Your Legacy

By Nancy Hellekson and Anonymous


“The largest wealth of this world lies six feet under.”

Today I was with a group of friends who were discussing their lives. We wondered what we would be leaving behind for our families and friends. What life experiences and lessons learned could we share with them and how could we do it?

Each of us has a unique story, but most never transfer their life’s experiences and lessons learned to oncoming generations.

Here’s what we’re asking: Write a letter about your life or personal experience that you want to share with your family and friends. Then, if you are brave enough, send it to us. We will review and select some letters for publication (anonymously) in Breakfast Serial. Of course, we will get your written permission before publishing.

Who knows how many lives you may touch.

Read our first submission from my brave friend.


“Dr. Uzoma Nwaubani’s calling to transfer one’s life experiences and lessons learned to oncoming generations resonated with me. She said ‘The largest wealth of this world lies six feet under.’ Forever buried in and with the lives and bodies of our fallen fellow humans who either died prematurely without attaining their God-given potential or died at a ripe old age but never transferred their life’s experiences and lessons learned to oncoming generations.”

I welcome the privilege to share my story, and attain immortality through the DYM “Dear Younger Me” saga!

My father’s early death from tuberculosis at age 29 dictated the rest of my life. Our family members were reluctant to take us in due to my father’s dreaded disease. My mother had no choice but to place us in an orphanage with the intention that she would be able to have her family back eventually. That was not to be.

When my older brother turned 18 years old, he was made responsible for his two younger brothers. They lived like street urchins in Montreal, doing whatever it took to eat and have a place to sleep. Being the only girl, my mother kept me in boarding schools till I turned 18. She worked on passenger ships and spent months at sea, she could not afford to do the same for my brothers.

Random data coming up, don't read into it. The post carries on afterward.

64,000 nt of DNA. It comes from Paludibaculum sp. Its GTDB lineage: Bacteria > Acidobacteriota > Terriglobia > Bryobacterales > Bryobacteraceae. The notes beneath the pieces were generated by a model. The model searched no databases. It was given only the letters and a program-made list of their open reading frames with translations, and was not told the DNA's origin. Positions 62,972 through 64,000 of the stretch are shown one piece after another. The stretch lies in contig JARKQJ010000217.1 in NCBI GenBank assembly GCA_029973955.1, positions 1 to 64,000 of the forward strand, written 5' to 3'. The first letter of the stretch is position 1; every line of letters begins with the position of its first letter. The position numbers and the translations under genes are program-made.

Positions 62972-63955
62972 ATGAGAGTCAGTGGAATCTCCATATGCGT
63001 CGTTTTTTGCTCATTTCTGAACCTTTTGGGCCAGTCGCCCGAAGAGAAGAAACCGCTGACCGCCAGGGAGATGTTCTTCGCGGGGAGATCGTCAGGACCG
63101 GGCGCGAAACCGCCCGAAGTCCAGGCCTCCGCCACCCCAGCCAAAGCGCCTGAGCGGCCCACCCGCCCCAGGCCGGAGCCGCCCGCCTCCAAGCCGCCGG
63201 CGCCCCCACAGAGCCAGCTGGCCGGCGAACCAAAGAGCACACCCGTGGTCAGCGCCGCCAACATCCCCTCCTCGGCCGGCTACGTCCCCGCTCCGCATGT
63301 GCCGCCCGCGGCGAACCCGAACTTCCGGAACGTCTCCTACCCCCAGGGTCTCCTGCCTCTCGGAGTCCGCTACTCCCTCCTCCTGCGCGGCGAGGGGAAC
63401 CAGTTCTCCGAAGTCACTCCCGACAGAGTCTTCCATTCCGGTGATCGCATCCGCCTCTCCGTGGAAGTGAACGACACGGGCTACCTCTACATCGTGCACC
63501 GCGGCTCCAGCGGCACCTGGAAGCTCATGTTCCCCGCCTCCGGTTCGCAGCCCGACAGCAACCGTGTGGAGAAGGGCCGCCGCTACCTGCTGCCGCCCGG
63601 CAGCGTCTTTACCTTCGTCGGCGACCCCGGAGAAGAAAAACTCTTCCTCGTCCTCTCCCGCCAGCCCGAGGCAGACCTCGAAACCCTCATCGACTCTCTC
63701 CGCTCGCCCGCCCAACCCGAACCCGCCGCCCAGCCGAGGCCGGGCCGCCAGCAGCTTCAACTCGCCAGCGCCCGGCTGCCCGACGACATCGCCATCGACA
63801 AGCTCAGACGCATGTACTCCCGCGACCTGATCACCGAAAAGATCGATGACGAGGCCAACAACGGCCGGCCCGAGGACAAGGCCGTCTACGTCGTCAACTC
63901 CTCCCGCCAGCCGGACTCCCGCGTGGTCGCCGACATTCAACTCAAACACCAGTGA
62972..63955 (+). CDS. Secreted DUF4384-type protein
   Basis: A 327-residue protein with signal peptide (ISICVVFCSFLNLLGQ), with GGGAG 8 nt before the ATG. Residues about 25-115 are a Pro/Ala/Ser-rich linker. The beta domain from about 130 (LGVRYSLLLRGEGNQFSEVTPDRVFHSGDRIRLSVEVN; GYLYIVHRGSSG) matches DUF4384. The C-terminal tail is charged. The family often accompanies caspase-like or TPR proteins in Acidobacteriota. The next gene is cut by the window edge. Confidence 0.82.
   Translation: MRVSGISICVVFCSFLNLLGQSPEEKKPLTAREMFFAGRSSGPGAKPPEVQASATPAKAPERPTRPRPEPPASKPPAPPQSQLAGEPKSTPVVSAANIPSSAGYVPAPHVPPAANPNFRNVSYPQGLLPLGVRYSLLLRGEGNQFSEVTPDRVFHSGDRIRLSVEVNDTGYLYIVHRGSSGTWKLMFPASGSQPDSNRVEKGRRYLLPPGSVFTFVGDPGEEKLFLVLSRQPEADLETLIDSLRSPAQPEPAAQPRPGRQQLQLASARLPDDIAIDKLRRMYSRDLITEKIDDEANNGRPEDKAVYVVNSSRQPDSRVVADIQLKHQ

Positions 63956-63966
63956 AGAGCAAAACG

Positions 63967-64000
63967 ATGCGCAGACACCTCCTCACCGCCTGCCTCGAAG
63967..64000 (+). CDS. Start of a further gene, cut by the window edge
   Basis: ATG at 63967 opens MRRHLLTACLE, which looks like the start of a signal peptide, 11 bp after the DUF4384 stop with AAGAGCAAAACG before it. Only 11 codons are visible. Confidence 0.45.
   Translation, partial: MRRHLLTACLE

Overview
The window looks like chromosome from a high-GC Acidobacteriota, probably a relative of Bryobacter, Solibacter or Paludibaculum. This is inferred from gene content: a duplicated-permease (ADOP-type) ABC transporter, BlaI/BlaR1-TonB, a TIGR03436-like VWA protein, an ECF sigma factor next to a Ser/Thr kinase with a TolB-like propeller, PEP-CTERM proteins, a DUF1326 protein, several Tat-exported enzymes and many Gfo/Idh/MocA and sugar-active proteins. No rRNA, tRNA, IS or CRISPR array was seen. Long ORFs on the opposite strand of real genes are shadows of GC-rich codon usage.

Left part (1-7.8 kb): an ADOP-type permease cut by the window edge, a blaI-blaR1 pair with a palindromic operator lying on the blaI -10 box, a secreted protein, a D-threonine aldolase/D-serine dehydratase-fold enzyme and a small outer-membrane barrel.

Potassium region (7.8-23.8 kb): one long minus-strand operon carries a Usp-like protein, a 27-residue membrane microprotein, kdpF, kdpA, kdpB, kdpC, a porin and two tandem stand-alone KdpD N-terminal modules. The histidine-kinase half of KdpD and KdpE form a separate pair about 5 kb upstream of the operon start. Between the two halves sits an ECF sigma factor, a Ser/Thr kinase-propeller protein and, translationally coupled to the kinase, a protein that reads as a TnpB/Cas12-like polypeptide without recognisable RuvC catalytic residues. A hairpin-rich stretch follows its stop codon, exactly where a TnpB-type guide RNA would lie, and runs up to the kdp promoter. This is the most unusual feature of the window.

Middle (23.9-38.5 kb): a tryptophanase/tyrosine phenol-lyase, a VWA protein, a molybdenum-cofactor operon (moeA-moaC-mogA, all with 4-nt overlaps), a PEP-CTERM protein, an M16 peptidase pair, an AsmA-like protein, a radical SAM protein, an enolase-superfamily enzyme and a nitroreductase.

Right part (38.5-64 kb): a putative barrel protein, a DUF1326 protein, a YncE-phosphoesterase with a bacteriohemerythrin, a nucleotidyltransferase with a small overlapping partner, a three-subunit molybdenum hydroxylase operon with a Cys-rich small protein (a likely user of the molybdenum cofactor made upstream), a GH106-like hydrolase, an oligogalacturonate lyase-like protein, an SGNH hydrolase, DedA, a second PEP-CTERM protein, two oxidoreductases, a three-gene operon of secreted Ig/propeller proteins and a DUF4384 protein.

I spent thirteen (13) years in Catholic boarding schools, five of which were in an orphanage called “Hotel Dieu, (God’s Hotel) in French Canada. I learned to speak English at the age of fourteen in Tarrytown, New York. My arrival in New York in 1960, coincided with the Cuban Revolution when Castro overthrew the Batista government. Many Cuban girls left Cuba accompanied by Catholic nuns, and some were brought directly to my boarding school. The girls and I had one thing in common, we did not speak English. Somehow, we managed to learn English and had good times living together.

I remained optimistic through many challenges; a teenage pregnancy, raising a biracial child in the 60’s, a difficult marriage, divorce and bankruptcy. Abortions were illegal in 1966, and I was pregnant with a black child.

Hearing about my teenage pregnancy, a well meaning office friend encouraged me to lie and say that I had been raped in order to obtain a legal abortion. I knew that I was not raped. I lived alone in an hotel room in Manhattan that Summer, I was lonely and wanted to be part of the Office Manager’s group who met weekends to party and listen to his band. I asked him to give me a ride to meet up with the group, he graciously agreed and I came onto him in the car.